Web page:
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Kansai Photon Science Institute   |   The 25th KPSI Seminar Paradoxical Stabilization of Forced Oscillations by Strong Nonlinear Friction

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Kansai Photon Science Institute >> KPSI Seminar >> Paradoxical Stabilization of Forced Oscillations by Strong Nonlinear Friction

 

Seminar

The 25th KPSI Seminar

Paradoxical Stabilization of Forced Oscillations by Strong Nonlinear Friction

 

Presentor Timur Esirkepov
(High-Intensity Laser Science Group , KPSI, QST )
Jobstatus Senior Principal Researcher
Place ITBL G201 room ( KPSI )
Date 11:00 - (Wed.) Jul 5, 2017
Language English
abstract [PDFfile/10.5KB]

Paradoxical Stabilization of Forced Oscillations by Strong Nonlinear Friction

Timur Esirkepov
(High-Intensity Laser Science Group, KPSI, QST)

abstract

Fast tiny vibrations can stabilize a mechanical system. This effect is known in classical mechanics as induced stability [1]. A famous example is Kapitza pendulum [2], an inverted pendulum whose statically unstable upper equilibrium position is stabilized by fast small vertical oscillations of the pivot point. P. L. Kapitza had demonstrated that fast small oscillations create an average force which surprisingly drags the pendulum to the upper position. This is a classical example of the ponderomotive force created by a spatially inhomogeneous fast oscillating driving force. It appears in the time-averaging of fast oscillations, which reveals a slow motion corresponding to the spatial scale of the driving force [3].

It is well known that in a weak electromagnetic standing wave, the ponderomotive force repels a charged particle from the maximum of the spatial profile of the electric field. In sufficiently strong electromagnetic field, the particle dynamics becomes dissipative due to the radiation reaction. It leads to a seemingly paradoxical behavior: electrons tend to concentrate near the electric filed maxima [4]. We explain this phenomenon [5], using a simplified model formulated in the style of the classical textbook [3].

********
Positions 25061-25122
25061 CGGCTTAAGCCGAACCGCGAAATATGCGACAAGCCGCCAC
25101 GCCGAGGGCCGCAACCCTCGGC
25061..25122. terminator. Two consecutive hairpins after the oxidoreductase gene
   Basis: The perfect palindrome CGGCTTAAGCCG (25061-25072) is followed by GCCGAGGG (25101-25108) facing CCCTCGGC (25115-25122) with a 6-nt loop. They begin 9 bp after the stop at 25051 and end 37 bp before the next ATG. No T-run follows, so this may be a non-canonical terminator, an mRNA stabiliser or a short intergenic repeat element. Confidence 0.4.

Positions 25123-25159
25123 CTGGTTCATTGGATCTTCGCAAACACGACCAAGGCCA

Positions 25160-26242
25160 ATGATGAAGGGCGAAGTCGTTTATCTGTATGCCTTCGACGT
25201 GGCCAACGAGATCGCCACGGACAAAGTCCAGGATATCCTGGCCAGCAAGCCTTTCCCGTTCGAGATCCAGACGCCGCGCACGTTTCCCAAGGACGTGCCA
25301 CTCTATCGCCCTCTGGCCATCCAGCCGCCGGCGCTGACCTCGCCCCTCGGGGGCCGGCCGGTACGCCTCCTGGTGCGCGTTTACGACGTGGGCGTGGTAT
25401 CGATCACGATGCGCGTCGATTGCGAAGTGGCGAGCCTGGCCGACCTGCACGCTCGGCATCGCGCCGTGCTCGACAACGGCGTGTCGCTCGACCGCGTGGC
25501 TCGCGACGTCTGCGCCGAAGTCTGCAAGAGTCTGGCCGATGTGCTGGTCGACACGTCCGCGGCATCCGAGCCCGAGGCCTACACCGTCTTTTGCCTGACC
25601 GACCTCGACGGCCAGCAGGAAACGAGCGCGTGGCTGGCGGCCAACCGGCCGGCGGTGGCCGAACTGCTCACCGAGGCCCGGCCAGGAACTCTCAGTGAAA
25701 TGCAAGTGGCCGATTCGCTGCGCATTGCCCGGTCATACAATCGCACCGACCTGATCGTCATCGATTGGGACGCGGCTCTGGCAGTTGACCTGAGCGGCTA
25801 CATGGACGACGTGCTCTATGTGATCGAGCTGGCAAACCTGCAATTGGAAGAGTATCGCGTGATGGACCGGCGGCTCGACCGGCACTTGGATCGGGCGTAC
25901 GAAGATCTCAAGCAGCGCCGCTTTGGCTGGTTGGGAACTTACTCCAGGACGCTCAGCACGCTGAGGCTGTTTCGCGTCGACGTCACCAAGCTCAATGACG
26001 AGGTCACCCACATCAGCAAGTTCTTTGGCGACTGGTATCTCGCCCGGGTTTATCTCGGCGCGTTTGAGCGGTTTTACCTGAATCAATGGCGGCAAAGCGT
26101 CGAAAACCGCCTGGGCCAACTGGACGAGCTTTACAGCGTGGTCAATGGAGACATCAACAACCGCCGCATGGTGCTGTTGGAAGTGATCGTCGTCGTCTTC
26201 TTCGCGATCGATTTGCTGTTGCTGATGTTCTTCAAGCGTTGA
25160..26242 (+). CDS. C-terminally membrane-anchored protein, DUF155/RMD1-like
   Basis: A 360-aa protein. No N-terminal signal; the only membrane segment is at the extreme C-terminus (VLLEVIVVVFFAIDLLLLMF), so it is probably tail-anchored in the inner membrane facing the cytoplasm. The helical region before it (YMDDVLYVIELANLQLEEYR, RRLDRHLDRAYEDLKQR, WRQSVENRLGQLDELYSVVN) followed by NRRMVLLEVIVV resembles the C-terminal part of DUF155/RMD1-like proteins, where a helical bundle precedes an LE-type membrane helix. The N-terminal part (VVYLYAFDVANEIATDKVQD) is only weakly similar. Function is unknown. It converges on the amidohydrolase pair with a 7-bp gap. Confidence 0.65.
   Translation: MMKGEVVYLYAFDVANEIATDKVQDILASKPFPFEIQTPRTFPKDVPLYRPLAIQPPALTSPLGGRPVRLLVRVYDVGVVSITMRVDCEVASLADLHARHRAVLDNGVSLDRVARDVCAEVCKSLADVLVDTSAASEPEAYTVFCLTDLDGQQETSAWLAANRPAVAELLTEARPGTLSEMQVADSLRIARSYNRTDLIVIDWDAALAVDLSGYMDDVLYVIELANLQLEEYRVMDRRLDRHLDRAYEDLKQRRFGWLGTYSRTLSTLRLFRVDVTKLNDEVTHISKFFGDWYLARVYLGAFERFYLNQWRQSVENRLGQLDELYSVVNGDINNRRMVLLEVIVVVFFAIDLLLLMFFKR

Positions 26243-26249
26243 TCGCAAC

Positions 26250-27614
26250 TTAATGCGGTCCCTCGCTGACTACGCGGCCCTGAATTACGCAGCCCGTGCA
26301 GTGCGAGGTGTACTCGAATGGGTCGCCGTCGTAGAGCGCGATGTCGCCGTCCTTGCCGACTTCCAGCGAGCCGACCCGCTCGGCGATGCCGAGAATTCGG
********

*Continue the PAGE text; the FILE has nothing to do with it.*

We show that in a dissipative dynamic system driven by an oscillating force, a strong nonlinear highly oscillatory friction force can create a quasi-steady tug, which is always directed opposite to the ponderomotive force induced due to a spatial inhomogeneity of oscillations. When the friction-induced tug exceeds the ponderomotive force, the friction stabilizes the system oscillations near the maxima of the oscillation spatial amplitude of the driving force.

The proposed model represents a new type of dynamic stabilization. It differs from the Kapitza pendulum effect, because in our case the stabilization factor is a nonlinear growth of the friction with the driving force, which creates a tug counteracting and exceeding the ponderomotive force. It also gives an important rival to the effects of dissipation-induced instabilities [6]. We believe that our model is essential for all fields of science which incorporate in their basis the concepts and mathematical apparatus of classical mechanics.

 

References:

[1] A. Stephenson, "On an induced stability", Philos. Mag., Ser. 6, 15, 233 (1908).

[2] P. L. Kapitza, "Pendulum with a vibrating suspension", Usp. Fiz. Nauk 44, 7-15 (1951).

[3] L. D. Landau and E. M. Lifshitz, Mechanics. Vol. 1 (1st ed., Pergamon Press, 1960).

[4] A. Gonoskov, A. Bashinov, I. Gonoskov, C. Harvey, A. Ilderton, A. Kim, M. Marklund, G. Mourou and A. Sergeev, " Anomalous Radiative Trapping in Laser Fields of Extreme Intensity", Phys. Rev. Lett. 113, 014801 (2014).

[5] T. Zh. Esirkepov and S. V. Bulanov, " Paradoxical Stabilization of Forced Oscillations by Strong Nonlinear Friction", Physics Letters A (2017), accepted, available online

[6] R. Krechetnikov and J. E. Marsden, "Dissipation-induced instabilities in finite dimensions", Rev. Mod. Phys. 79, 519 (2007).

 

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